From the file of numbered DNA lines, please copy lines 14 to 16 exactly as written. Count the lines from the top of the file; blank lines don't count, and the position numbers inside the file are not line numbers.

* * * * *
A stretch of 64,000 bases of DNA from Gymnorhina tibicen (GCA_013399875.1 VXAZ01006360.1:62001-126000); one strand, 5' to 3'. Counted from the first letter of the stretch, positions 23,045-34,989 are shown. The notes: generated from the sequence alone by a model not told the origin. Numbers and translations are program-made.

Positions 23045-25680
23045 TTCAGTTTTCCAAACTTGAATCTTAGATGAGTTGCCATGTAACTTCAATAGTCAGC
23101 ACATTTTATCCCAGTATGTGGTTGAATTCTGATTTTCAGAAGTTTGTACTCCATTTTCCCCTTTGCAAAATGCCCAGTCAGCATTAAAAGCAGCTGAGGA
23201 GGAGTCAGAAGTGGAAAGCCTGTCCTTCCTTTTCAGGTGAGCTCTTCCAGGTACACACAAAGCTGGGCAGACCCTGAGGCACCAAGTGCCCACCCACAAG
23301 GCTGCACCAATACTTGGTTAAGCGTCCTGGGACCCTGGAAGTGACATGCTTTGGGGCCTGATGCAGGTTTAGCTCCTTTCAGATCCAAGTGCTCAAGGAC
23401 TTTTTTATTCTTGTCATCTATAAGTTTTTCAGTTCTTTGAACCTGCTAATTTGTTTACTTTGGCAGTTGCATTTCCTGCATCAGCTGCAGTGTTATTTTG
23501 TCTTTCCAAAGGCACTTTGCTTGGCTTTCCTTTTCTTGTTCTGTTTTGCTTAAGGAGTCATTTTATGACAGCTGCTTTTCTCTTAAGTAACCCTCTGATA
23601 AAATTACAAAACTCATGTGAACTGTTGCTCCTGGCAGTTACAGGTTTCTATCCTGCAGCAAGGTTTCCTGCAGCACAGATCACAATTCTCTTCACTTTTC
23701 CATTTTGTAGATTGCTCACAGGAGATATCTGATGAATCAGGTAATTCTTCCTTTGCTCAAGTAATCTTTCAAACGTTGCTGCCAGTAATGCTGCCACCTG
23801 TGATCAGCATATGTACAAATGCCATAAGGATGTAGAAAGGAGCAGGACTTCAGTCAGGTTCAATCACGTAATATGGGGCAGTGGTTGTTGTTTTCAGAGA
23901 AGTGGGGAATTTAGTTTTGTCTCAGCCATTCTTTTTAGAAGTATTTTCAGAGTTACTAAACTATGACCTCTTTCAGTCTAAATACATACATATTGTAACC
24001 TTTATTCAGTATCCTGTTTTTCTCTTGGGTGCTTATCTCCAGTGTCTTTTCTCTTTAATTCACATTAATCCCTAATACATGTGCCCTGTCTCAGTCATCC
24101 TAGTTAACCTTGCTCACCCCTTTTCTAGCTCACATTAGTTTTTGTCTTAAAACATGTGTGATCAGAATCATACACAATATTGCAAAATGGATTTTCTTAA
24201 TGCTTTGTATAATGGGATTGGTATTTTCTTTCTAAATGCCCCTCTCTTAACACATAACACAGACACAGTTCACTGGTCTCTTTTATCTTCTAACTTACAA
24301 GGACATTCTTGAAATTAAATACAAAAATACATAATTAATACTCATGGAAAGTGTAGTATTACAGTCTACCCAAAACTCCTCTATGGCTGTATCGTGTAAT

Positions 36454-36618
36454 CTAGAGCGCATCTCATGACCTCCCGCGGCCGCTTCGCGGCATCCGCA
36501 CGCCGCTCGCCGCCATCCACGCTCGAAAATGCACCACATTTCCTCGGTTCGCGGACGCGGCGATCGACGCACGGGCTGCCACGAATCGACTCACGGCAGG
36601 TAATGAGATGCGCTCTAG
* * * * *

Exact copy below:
24101 TAGTTAACCTTGCTCACCCCTTTTCTAGCTCACATTAGTTTTTGTCTTAAAACATGTGTGATCAGAATCATACACAATATTGCAAAATGGATTTTCTTAA
24201 TGCTTTGTATAATGGGATTGGTATTTTCTTTCTAAATGCCCCTCTCTTAACACATAACACAGACACAGTTCACTGGTCTCTTTTATCTTCTAACTTACAA
24301 GGACATTCTTGAAATTAAATACAAAAATACATAATTAATACTCATGGAAAGTGTAGTATTACAGTCTACCCAAAACTCCTCTATGGCTGTATCGTGTAAT